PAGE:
Southold elected officials won’t take pay raises

11/17/2010 5:55 PM |

Proposed raises for Southold’s elected officials have been scrapped for 2011, and the town plans to use the money to put back trash cans at road ends and beaches.
The Town Board adopted a $38.6 million 2011 budget Tuesday night. It deletes raises first proposed in Supervisor Scott Russell’s initial draft budget and retained when the Town Board adopted a preliminary budget.
But Mr. Russell told residents at a work session Tuesday morning that he’d heard the complaints of those who said it was unfair to give 4 percent raises to elected officials at a time when the town was trying to cut back.
The raises would have increased the supervisor’s salary from $86,992 to $90,472 and board members’ salaries from $30,067 to $31,270. Town justices, the town clerk, superintendent of highways, tax receiver, assessors and trustees would have received similar pay hikes.
“Some people said, ‘Whether you deserve it or not, given the current economic climate, we should keep what we had’ for a salary,” Mr. Russell said at the work session.
“I heard a mixed-bag reaction,” said Councilman Al Krupski “Some people said you absolutely deserve it and some said, ‘You’re cutting everything else.’ ”
Councilman Bill Ruland, who had been vocally opposed to the salary increases since they were first proposed, said it was important that the town maintain services for residents, particularly seniors, as a top priority, not giving raises to public officials.
The final budget also excludes raises for appointed members of the Zoning Board of Appeals and the Planning Board that were included in the earlier budgets plans.
Mr. Russell said that the money the town would save by nixing the raises — about $37,000 — would not be enough to affect next year’s projected tax increase of 1.93 percent, even if it were eliminated outright from the budget. He said he would reallocate the money to cover overtime costs for emptying trash cans at road ends and to invest in more cans and in lids to keep seagulls and raccoons from raiding them.
The town removed the trash cans at the end of the summer season to reduce the cost of picking up the garbage year-round, but Mr. Russell announced last week that he planned to reinstate the program after people began leaving their garbage on the beaches, creating just as much work for town employees as when the cans were there.
The budget changes generated a mixed reaction at the board’s evening session, held at Peconic Landing in Greenport. Benja Schwartz of Cutchogue said he would have preferred the savings from cutting the raises to have been used to decrease taxes, even by a minimal amount. Peconic resident Hugh Switzer said he believed elected officials deserved “at least what was put in the budget.”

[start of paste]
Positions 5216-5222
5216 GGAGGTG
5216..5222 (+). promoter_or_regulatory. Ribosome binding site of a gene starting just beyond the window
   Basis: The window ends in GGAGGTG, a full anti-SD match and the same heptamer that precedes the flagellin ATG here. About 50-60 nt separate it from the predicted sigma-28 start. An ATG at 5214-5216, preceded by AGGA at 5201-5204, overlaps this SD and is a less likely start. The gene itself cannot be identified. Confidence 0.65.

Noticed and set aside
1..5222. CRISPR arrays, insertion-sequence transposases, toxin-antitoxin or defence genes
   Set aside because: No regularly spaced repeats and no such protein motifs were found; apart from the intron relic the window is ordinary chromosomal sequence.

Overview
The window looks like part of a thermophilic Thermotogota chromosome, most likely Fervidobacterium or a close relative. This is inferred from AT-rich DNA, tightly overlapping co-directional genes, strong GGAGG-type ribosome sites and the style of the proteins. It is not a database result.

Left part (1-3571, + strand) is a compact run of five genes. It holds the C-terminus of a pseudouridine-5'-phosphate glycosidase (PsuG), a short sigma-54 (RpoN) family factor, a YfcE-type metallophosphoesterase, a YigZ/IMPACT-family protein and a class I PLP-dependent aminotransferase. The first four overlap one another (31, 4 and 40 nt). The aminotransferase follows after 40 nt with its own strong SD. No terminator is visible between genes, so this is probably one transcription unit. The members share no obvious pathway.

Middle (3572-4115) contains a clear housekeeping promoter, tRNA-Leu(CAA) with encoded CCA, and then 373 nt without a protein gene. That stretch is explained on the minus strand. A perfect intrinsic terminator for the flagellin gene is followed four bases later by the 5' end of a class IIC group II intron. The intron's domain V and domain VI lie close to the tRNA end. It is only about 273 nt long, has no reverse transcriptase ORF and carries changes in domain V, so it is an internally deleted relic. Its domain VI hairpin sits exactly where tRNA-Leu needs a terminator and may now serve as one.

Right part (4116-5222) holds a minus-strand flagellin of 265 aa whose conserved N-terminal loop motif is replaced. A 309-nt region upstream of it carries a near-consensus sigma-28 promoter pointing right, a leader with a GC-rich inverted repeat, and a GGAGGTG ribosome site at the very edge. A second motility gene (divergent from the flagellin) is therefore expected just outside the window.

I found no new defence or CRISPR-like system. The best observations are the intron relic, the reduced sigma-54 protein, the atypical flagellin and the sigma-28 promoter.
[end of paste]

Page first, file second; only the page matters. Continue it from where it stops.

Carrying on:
East Marion resident James Spanos said he’d researched the salaries of elected officials in other East End towns and found that Southold’s are on the low end.
“The pay this board is getting is undervalued,” he said.



9 Comment

  • Of course you need to look at both sides. Do the Town Officials deserve raises, and can the taxpayers afford to pay higher taxes. But math can be misleading when economics and social issues are involved. The bottom line is that the Town Board does get it. Taking the money from the raises and allocating it to an unspecified budget line allegedly for garbage can lids is absurd.

    The amount of the proposed raises was going to be paid to increase specified salaries by 4%. Thus is was an amount certain. The Town Board never determined the total cost of the raises. The Supervisor made a rough estimate of just under $40,000. Although the salaries expense was cancelled, the money was reallocated to pay for overtime to empty trash cans at road ends and to buy lids for the trash cans. The cost of the lids and trash cans was never even estimated.

    The important point is that any given budget change is a drop in the bucket. Many changes would be even less than drops. Yet, when all those drops (or drips) are added up, the numbers do become real and meaningful.

    The nature of government is not personal, it is public. The Supervisor and Town Board claim to count every dollar, but somehow $40,000 is just spare change. No wonder taxes are so high.

  • I meant The bottom line is that the Town Board does not get it.

    I think people should pick up their own garbage. And I would be happy if town officials get raises, but taxes are too high. And if the Town Board keeps doing business as usual there is no lettup in sight.

    It is impossible if you don’t think.

    PS I proposed that the total amount of the raises be divided equally so that the current disparity would be lessened instead of increased. Those raises I would vote for!

  • The only thing i would disagree with is, it wasn’t the Supervisor who decided to reinstate the garbage cans it was the Boards decision.

  • actually the supervisor suggested to restore the cans and the board agreed.

  • I’d give them the raise which amounted to $37,000. But who in their right mind would spend $230,000 on a fuel management system. Check resolution# 2010-800 on southold


  • SCOTT RUSSELL IS god. no pay raises. is this the only town in the world that hasnt. you are blowing my mind.

  • I RETRACT MY ABOVE COMMENT. scott IS NOT A god—–quite the opposite(time and research) i hope you didnt already take the raise “under the table”. i think NOW perhaps you think you blow your own mind!